Semiconductor devices include separate p-type and n-type regions. In each region, current conducts by majority carriers of a first conductive type. Minority carriers in the same region, which carry a charge of a conductive type that is opposite of the first conductive type, have a thermal equilibrium concentration that is much lower than that of majority carriers. In a p-type region, holes are majority carriers. In a n-type region, electrons are majority carriers. When a p-type region meets with a n-type region to form a pn junction, a depletion region is formed with a built in potential barrier that prevents the majority carrier of each side from crossing the pn junction. With a reverse bias applied to the two ends of the p and n regions, the potential barrier is further raised to prevent current flow via majority carriers. Minority carriers in each side of the pn junction can move across the junction freely and constitute reverse leakage currents, as they carry charges of a conductive type that is opposite of the first conductive type. Reverse leakage current is more pronounced in a narrow band gap semiconductor, because for the same majority carrier concentration, a narrow band gap semiconductor has a greater minority carrier concentration, and, hence a higher reverse leakage current. The pn junctions exist between the source/substrate regions and the drain/substrate regions (e.g., horizontally orientated) and between the source/channel, drain/channel regions (e.g., vertically orientated). By using a SOI structure, there are no source/substrate or drain/substrate regions, and the reverse leakage across the horizontal pn junction is eliminated. However, the source to channel, and the drain to channel leakage due to minority carriers crossing the vertical junction still exists, and, this channel leakage problem is worse for a narrower band gap semiconductor (e.g., in some embodiments, less than 1.1 eV) semiconductor.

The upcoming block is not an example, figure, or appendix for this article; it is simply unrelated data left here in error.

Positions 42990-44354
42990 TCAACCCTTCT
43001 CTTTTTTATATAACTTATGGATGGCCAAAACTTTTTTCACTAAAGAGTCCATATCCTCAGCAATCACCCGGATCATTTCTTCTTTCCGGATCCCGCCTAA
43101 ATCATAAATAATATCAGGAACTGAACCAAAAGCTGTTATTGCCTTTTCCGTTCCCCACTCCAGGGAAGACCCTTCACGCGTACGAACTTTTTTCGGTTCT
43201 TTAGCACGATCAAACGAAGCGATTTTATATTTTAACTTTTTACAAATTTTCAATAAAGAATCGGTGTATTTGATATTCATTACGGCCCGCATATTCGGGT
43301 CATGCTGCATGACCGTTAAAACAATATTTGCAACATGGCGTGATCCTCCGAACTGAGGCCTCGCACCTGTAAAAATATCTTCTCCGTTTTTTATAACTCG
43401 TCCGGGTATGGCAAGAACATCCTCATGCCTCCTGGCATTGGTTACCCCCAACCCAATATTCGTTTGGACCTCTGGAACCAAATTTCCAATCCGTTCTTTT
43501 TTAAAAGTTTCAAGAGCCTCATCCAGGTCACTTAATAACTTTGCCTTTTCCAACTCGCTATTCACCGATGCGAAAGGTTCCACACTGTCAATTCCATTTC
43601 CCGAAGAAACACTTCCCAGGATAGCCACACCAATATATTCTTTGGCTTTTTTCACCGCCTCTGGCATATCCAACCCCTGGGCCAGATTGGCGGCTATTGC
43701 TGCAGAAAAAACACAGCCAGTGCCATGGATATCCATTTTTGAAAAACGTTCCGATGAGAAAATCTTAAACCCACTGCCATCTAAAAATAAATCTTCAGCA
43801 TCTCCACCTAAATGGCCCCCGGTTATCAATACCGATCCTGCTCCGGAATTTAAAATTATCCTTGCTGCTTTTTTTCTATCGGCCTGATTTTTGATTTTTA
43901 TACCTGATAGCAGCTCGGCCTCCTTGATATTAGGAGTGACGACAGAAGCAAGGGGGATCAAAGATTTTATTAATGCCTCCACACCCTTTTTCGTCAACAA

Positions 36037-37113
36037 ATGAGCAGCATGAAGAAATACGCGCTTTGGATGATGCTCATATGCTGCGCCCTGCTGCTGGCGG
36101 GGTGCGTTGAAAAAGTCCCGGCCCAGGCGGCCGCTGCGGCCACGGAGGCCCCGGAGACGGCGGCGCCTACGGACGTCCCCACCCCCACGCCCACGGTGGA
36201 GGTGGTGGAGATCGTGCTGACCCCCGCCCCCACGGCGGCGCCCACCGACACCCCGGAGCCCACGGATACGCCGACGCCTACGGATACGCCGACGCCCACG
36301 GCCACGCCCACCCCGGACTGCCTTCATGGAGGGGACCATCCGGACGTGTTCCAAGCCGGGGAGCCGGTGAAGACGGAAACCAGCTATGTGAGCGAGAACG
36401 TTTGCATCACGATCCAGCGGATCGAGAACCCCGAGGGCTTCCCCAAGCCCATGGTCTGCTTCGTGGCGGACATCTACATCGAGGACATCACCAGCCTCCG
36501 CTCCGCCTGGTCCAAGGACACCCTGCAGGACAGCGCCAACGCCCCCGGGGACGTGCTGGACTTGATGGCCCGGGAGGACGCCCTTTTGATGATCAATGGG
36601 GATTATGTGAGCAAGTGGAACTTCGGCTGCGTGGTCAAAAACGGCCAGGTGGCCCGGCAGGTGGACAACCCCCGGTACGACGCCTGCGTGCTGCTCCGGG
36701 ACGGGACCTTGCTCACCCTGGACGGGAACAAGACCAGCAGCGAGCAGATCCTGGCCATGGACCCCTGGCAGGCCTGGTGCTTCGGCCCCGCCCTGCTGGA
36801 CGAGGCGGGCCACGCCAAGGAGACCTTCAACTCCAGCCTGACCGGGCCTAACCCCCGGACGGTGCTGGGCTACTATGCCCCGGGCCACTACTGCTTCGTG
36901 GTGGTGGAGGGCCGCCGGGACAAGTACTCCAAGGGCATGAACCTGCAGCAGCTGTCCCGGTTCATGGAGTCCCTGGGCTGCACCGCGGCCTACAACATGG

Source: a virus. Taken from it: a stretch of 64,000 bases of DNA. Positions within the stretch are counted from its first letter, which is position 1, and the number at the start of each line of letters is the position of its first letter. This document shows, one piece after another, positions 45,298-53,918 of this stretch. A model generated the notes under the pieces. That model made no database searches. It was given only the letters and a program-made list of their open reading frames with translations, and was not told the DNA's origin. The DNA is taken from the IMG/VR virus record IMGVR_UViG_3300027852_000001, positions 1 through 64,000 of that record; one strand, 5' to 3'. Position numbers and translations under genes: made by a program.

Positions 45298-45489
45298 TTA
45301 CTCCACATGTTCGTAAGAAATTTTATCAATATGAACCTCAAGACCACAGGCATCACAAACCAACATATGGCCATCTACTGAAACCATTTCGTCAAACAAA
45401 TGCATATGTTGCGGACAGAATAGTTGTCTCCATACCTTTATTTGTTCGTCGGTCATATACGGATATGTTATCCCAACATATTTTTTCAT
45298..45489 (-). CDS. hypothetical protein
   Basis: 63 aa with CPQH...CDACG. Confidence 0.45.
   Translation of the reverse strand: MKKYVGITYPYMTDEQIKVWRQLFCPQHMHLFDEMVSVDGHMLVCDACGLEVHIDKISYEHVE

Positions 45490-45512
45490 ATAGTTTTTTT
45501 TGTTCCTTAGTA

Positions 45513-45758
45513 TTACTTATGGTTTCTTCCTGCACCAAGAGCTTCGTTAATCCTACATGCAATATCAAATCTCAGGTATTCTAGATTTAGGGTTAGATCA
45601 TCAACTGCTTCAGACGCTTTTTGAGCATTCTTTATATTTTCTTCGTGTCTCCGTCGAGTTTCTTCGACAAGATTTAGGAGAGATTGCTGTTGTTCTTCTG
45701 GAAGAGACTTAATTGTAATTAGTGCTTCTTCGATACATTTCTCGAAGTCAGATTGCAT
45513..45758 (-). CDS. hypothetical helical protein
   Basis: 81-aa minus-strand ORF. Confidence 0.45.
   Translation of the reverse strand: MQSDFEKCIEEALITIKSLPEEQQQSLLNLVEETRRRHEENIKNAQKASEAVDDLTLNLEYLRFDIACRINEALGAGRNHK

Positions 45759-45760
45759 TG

As stated above, as devices are made smaller and smaller, channel length is generally reduced. Reductions in the channel length generally result in increased device speed, as gate delay typically decreases. However, a number of negative side effects may arise when channel length is reduced. Such negative side effects may include, among others, increased off-state leakage current due the threshold voltage roll-off (e.g., short channel effects).